State of Nevada Sets All Time Gaming Revenue Record With $1.2B in May 2021

Ballys Las Vegas Hotel & Casino
Glowing people mover and porte-cochere at Bally's, Las Vegas

According to the Nevada Gaming Control Board’s most recent monthly revenue report (May, 2021), the state’s casinos achieved an all-time high in May, generating $1.23 billion in gaming revenue from legal gambling in Nevada sportsbooks and casinos. This surpasses the previous high of $1.17 billion achieved in October 2017 and represents a 25% rise above pre-pandemic data from May 2019.

This is the third month in a row that Nevada’s casinos have exceeded $1 billion in revenue, with both March and April having done so.

All casino districts saw a rise in revenue, with statewide gaming revenue up 8% so far this fiscal year.

For the second month in a straight, revenue at the strip’s casinos has increased, with the latest data representing a 26.7 percent gain over May’s figures. Slot machines were the top earner once again, taking in $358.3 million, up 24.5 percent from May 2019 and breaking an all-time monthly record in the process.

Given that Las Vegas tourist is down on the same period last year, the results are surprising. According to the Las Vegas Convention and Visitors Authority, the number of tourists who visited the city in April — according to the most recent numbers available — was down 27% from April 2019, while hotel occupancy was down 24%.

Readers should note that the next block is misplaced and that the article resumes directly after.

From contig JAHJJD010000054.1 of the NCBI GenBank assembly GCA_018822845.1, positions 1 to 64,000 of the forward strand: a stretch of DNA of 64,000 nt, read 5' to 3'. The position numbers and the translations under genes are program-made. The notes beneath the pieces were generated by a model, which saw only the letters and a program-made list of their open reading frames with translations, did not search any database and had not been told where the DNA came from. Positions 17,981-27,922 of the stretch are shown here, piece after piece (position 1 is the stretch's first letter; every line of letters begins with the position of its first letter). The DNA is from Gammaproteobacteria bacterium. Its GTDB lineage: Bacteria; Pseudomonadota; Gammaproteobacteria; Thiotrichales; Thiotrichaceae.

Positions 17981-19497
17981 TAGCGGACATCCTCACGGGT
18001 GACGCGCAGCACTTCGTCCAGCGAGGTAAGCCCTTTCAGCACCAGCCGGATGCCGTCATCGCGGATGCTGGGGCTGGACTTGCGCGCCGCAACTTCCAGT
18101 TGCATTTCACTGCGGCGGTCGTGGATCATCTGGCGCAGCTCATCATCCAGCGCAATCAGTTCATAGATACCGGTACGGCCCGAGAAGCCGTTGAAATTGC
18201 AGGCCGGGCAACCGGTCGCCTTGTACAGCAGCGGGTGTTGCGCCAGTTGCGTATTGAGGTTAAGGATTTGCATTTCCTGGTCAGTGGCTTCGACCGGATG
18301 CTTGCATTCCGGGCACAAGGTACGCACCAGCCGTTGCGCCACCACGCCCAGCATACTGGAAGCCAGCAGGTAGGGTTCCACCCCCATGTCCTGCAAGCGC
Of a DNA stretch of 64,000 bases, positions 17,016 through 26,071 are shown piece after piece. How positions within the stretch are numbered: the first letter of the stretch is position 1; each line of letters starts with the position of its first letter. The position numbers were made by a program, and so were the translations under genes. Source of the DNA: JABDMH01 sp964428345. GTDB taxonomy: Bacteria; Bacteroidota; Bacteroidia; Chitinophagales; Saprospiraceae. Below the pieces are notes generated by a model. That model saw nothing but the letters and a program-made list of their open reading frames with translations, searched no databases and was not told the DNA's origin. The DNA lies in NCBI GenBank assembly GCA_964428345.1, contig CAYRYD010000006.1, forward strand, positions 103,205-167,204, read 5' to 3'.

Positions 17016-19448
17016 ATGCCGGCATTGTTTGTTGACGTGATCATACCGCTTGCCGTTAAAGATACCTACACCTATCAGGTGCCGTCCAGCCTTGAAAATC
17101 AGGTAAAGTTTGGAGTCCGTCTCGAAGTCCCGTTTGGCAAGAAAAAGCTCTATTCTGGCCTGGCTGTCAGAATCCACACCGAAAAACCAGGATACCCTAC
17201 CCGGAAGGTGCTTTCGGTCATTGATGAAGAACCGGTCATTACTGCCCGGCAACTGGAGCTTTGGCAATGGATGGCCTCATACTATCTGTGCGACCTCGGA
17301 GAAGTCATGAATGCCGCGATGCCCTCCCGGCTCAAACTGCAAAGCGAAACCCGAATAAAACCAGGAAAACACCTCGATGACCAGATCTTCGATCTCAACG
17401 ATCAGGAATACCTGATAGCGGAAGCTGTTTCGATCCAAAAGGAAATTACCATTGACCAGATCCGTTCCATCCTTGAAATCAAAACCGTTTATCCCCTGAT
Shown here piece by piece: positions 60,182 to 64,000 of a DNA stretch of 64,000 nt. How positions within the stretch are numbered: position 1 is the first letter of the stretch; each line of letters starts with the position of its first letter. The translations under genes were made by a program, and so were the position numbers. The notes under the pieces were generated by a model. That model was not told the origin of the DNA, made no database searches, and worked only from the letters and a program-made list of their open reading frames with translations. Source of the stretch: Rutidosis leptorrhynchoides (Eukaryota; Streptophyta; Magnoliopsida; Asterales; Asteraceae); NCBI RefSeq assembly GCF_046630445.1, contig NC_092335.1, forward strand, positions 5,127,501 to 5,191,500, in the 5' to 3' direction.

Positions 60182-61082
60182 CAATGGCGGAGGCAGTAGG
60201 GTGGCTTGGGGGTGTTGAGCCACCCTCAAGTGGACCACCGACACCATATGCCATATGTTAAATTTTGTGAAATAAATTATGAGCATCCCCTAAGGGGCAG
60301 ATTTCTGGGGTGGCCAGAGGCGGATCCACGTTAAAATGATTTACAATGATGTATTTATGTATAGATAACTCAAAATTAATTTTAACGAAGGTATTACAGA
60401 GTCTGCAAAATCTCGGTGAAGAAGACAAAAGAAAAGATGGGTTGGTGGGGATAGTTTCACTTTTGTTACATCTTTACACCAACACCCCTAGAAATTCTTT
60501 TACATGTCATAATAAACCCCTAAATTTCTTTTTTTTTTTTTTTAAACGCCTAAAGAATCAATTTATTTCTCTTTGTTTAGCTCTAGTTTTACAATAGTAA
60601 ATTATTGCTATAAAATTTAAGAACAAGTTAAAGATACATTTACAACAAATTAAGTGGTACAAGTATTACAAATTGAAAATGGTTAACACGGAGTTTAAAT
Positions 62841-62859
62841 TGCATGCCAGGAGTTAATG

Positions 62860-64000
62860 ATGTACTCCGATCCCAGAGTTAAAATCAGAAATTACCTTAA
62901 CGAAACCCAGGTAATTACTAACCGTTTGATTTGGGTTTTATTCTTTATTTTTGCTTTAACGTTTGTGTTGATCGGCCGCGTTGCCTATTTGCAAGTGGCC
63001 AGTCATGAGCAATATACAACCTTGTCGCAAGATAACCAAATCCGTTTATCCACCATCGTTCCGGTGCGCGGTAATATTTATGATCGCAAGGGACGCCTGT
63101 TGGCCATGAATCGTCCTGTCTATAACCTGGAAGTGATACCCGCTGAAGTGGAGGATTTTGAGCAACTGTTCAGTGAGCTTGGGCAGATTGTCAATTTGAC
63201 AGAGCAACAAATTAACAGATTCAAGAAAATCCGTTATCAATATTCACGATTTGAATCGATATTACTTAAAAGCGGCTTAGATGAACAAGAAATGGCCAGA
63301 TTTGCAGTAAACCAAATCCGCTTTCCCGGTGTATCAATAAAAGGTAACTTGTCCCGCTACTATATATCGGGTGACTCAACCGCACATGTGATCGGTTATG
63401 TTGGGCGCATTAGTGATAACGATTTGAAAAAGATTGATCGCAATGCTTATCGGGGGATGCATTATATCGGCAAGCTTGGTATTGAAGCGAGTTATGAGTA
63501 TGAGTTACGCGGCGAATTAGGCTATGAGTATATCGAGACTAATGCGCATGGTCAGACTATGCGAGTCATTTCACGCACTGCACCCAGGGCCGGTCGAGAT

The newest revenue data in Downtown Vegas, the most popular zone for local gamblers, show a 13 percent increase over the same period last year. The district’s overall win of $75.2 million is the area’s second-highest monthly total ever.

In May, Nevada’s sportsbooks handled $477.2 million in sports betting, up 4.9 percent from April’s $454.7 million. Sports betting income fell 5.7 percent to $27.1 million. The state received almost $1.8 million in taxes as a result of this.

62.4 percent of all bets were placed on mobile devices, down from 65.3 percent in April.

Basketball is still the most popular sport, with $181.5 million in bets and $11.4 million in earnings for bookmakers in May. Baseball came in second with a handle of $176.8 million, making $8.7 million in income.

Thomas Nielsen

A former computer programmer and a bit of a sports-data nerd, Tom covers UFC, NFL and MLB. When he's not writing about sports, he's usually playing poker or playing video-games.